Photo: Andy Parkinson

The Winning Shots of the 2020 BigPicture Natural World Photography Competition Will Take Your Breath Away

Wildlife News
by Eben Diskin May 14, 2020

Editor’s note: These images originally appeared on bioGraphic, an online magazine about science and sustainability and the official media sponsor for the California Academy of Sciences’ BigPicture: Natural World Photography Competition.

The BigPicture Natural World Competition has just revealed its 2020 winners, and they include some of the most stunning photographs you’ll ever see.

The event is run by the California Academy of Sciences, and each year it encourages photographers from around the globe to submit pictures that celebrate Earth’s biodiversity and inspire viewers to protect it.

A contest showcasing the best photographs of the natural world is bound to cover a wide range of environments, subjects, and themes, and this competition certainly doesn’t disappoint.

The photos are divided into several categories, including Aquatic Life; Terrestrial Wildlife; Winged Life, Landscapes, Waterscapes, and Flora; Art of Nature; Human/Nature; and Coexistence, with a winner chosen for each. The grand prize was won by British photographer Andy Parkinson for his photo of a mountain hare in the midst of a snowstorm in Scotland.

All categories offer windows into rich environments from around the world, giving us a glimpse into the rich diversity of life on Planet Earth. From Kenya to Spain and even the waters of the Antarctic Ocean, these are the photographs that took the top spots in their respective categories.

Grand prize winner: “Shelter in Place”

Andy Parkinson took this photo of a mountain hare, Britain’s only native rabbit species and its fastest-declining mammal, amid a snowstorm in Tomatin, Scotland. Although some hares ride out storms in burrows or depressions, this particular female created her own shelter, tenaciously tucking herself into a ball to stay warm.

Aquatic Life: “Berg Buffet”

Capturing this scene of life below the Antarctic ice required photographer Greg Lecoeur to endure some very cold waters. The photo features crabeater seals swimming gracefully around the pack ice zone surrounding Antarctica, where the animals spend their entire lives.

Terrestrial Wildlife: “Speed and Strategy”

Photo: Yi Liu

This action shot captures the pivotal moment when a cheetah lunges at its prey in Kenya’s Maasai Mara National Reserve. Cheetahs begin the hunt stealthily, blending into the environment thanks to their spotted coat, before accelerating at great speed (up to 60 miles per hour) and attempting to take down their prey. This particular cheetah tripped an impala, also a very quick animal, to prevent it from escaping — an example of agility and strategy used by the species to hunt.

Winged Life: “Pond Skim”

For the Mozambique long-fingered bat, summer means longer journeys to find water, and without adequate water, bats can become weak and susceptible to disease. This bat, in Gorongosa National Park at the southern tip of Africa’s Great Rift Valley, was photographed skimming over the water for a much-needed sip.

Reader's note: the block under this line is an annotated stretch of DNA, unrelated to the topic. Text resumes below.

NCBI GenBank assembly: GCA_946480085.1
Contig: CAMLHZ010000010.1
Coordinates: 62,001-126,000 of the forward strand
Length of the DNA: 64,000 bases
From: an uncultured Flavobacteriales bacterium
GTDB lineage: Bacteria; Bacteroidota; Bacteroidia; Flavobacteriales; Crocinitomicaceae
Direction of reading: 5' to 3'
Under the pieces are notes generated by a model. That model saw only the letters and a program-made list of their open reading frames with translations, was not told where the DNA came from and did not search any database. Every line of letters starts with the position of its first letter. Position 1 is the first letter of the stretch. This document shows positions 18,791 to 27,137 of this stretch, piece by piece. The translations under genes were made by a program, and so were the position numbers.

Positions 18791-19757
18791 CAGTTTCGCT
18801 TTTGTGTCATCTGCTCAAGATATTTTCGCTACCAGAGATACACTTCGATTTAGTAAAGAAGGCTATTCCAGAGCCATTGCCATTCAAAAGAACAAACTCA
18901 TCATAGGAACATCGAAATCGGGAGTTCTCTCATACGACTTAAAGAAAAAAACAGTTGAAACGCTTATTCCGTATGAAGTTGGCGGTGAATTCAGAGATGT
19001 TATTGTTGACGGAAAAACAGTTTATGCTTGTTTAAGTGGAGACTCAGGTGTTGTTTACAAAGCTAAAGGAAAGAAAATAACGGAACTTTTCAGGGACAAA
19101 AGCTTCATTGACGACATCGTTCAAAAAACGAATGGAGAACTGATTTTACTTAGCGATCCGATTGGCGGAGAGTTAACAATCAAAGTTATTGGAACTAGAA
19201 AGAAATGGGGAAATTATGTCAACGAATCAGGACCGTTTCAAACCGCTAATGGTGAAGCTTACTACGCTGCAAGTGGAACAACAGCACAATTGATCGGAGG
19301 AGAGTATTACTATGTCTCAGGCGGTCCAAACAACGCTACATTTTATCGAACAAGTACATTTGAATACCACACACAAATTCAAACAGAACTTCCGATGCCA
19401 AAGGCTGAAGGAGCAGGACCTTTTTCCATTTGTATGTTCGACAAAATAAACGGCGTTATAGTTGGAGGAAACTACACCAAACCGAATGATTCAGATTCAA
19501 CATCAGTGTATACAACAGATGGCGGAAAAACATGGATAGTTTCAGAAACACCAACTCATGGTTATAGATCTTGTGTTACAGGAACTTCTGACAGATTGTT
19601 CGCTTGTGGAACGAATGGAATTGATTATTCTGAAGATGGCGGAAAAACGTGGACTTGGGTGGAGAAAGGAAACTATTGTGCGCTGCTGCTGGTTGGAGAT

Landscapes, Waterscapes, and Flora: “A Sticky Situation”

When insects land on the oblong-leaved sundew to sip the nectar, they remain stuck until the carnivorous plant slowly curls its leaves around it and liquefies the prey with digestive enzymes to feed on it. If it accidentally ensnares something inedible, it immediately releases it from its grasp. This particular plant was photographed in Hatertse Vennen Nature Reserve in The Netherlands.

Art of Nature: “A River Gone Awry”

Along Spain’s Río Tinto river, layers of multicolored sediment mix with blood-red water to produce an otherworldly effect. This photo shows cracked mud at the river’s edge, whose coloration is caused by runoff from millennia of mining in the surrounding Sierra Morena. The pollution is so bad that the water is currently unusable by the surrounding communities, and NASA has even used the river to simulate the conditions of life on Mars.

Human/Nature: “The Cost of Cats”

Each year the staff at WildCare, a California rescue organization, attempts to rehabilitate hundreds of birds and other wild animals mauled by cats. The 200 birds shown in this picture did not survive. The photographer, Jak Wonderly, said, “I wanted to create an image to show some of the impacts our pets have on the wildlife around our homes.” This photo was taken in San Rafael, California.

Coexistence: “Guardian of the Giraffes”

Photo: Ami Vitale

This heartwarming photo illustrates the bond between humans and animals whose lives are intertwined. Photographer Ami Vitale has been engaged in a decades-long project documenting the bonds between the Samburu people and wildlife in northern Kenya and aims to capture the story of how the Samburu became advocates for those wild animals and their habitat. This photo was taken in Reteti Elephant Sanctuary, Kenya.

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